Written Answers. - Iraqi Crisis.

Michael D. Higgins

Question:

48 Mr. M. Higgins asked the Minister for Foreign Affairs if he will make a statement on the circumstances which led to the recent resignation of the United Nations co-ordinator of humanitarian relief in Iraq. [19977/98]

Michael Finucane

Question:

76 Mr. Finucane asked the Minister for Foreign Affairs if the EU General Affairs Council recently considered the situation in Iraq; and if he will make a statement on the matter. [22057/98]

I propose to take Questions Nos. 48 and 76 together.

The Government is becoming increasingly concerned at the situation in Iraq both regarding the destruction of Iraqi weapons of mass destruction under UN supervision and the welfare of the Iraqi people.

At the conclusion of the Gulf War in 1991 the United Nations Security Council, by resolution 687 of April 1991, authorised the setting up of a special UN Commission, UNSCOM, to oversee the disarmament and destruction of Iraq's weapons of mass destruction in the nuclear, biological and chemical areas. While much work has been done in the nuclear area, marked reluctance by Iraq to comply with the terms of resolution 687, as well as the other resolutions passed by the Security Council, has led to a series of crises between Iraq and the Council. Earlier this year the UN Secretary General, Mr. Koffi Annan, defused the most serious of these situations when he reached agreement with the Iraqi government which resulted in UNSCOM continuing its work subject to certain changes in the modalities of its inspections. Shortly after that the Security Council, in its resolution 1154, stressed that any violation of this agreement or the previous UN resolutions would have the severest consequences for Iraq.

On 5 August, however, Iraq announced that it had decided to suspend co-operation with UNSCOM again. On 9 September, following a series of meetings with Iraqi officials, the Security Council agreed to a further resolution — 1191 — which condemned the latest decision by Iraq. The council called on Iraq to rescind that decision and announced that it would not now conduct the comprehensive review of the sanctions regime established by the UN Security Council which was scheduled for October 1998 until that decision was formally rescinded.
However, the council continued to work on the terms of reference for such a review and reached agreement on these terms last week. Nevertheless, on 31 October, the Iraqi National Revolutionary Council announced that it was ending all co-operation with UNSCOM with immediate effect and made it clear that it expected all UNSCOM personnel to leave Iraq. The Security Council met the same day and issued a statement which declared that Iraq's decision was a flagrant violation of the resolutions of the Security Council and the February agreement with the UN Secretary General. It demanded that Iraq rescind its latest decision and resume immediate, complete and unconditional co-operation with UNSCOM.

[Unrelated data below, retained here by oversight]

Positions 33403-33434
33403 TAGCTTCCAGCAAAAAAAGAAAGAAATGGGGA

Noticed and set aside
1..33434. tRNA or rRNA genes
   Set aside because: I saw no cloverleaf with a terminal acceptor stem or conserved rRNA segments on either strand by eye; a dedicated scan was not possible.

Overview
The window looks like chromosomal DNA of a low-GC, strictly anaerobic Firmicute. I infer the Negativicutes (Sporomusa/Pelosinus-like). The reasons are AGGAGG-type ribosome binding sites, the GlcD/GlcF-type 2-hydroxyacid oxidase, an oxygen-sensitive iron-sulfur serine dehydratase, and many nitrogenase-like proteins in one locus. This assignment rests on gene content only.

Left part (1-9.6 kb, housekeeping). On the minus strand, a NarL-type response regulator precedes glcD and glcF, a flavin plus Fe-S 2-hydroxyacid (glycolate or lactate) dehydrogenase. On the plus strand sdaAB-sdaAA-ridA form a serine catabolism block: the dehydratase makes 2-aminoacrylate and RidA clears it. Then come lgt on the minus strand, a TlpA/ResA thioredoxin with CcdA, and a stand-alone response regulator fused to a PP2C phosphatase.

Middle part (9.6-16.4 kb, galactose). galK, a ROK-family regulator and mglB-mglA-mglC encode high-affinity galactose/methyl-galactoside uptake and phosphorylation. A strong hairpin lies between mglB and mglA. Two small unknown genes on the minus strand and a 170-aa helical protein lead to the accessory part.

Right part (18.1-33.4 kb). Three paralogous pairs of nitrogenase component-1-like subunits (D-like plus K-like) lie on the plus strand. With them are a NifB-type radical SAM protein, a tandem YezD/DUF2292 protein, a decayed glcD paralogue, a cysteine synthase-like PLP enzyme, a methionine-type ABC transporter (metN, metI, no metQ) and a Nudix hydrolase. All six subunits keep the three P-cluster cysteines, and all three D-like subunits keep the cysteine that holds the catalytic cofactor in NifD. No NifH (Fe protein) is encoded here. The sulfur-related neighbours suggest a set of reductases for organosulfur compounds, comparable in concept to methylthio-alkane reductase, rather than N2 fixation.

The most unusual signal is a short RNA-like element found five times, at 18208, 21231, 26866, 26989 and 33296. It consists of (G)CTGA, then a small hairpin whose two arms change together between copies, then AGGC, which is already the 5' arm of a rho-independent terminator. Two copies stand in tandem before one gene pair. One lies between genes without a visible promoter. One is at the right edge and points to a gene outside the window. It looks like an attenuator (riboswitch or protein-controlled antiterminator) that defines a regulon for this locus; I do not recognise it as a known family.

The Government's position on this matter is quite clear. We fully support the Security Council in demanding full compliance by the Government of Iraq with the terms of its resolutions and we call on them to reconsider their position. Their compliance with those resolutions will make it possible for the entire issue of sanctions against Iraq to be addressed.
It is quite clear that these sanctions are having a very serious effect on the welfare of the Iraqi people and in particular of Iraqi women and children. According to figures supplied by UNICEF infant mortality rates have increased from 61 to 92 per 1,000 live births in the period 1990 to 1996. Statistics relating to other health issues such as nutritional levels reveal similar shocking situations.
The international community has demonstrated its concern at this situation. In 1995 the UN Security Council passed resolution 986 initiating a food for aid programme under which Iraq was permitted to export certain qualities of oil and to use the income so earned to pay for food and medical supplies. These supplies were to be distributed under UN supervision. In February of this year the Council doubled the value of the oil which Iraq was permitted to export — to $5.2 billion every six months.
In a report to the Security Council in September, the UN Secretary-General estimated the oil revenues for the current phase to be approximately $2.86 billion, providing $1.79 billion for the humanitarian programme. With a current higher level of production and recent stability in the price of oil, the United Nations officials advised that the revenue expected during the current 180 day period from 30 May to 25 November could be around £3.3 billion. This would provide $2.178 billion for the humanitarian programme. This is still one billion dollars less than needed to fund fully the enhanced distribution plan approved by the Secretary-General last May and shows that much work still remains to be done.
While Ireland is not currently a member of the Security Council, I have made our serious concern known to those of our EU partners who are members of that body. I will continue to press for the alleviation of the plight of the Iraqi people.
The situation in Iraq is monitored on an ongoing basis in the framework of the EU's common foreign and security policy. However, the General Affairs Council has not considered the issue recently pending the outcome of the developments in the Security Council which I have described.
I have noted the media reports regarding the resignation of the United Nations Co-ordinator of Humanitarian Relief in Iraq. However, it would not be proper for me to comment on the alleged reasons for the resignation of any official of the United National Organisation which is a matter between the person concerned and his or her superiors.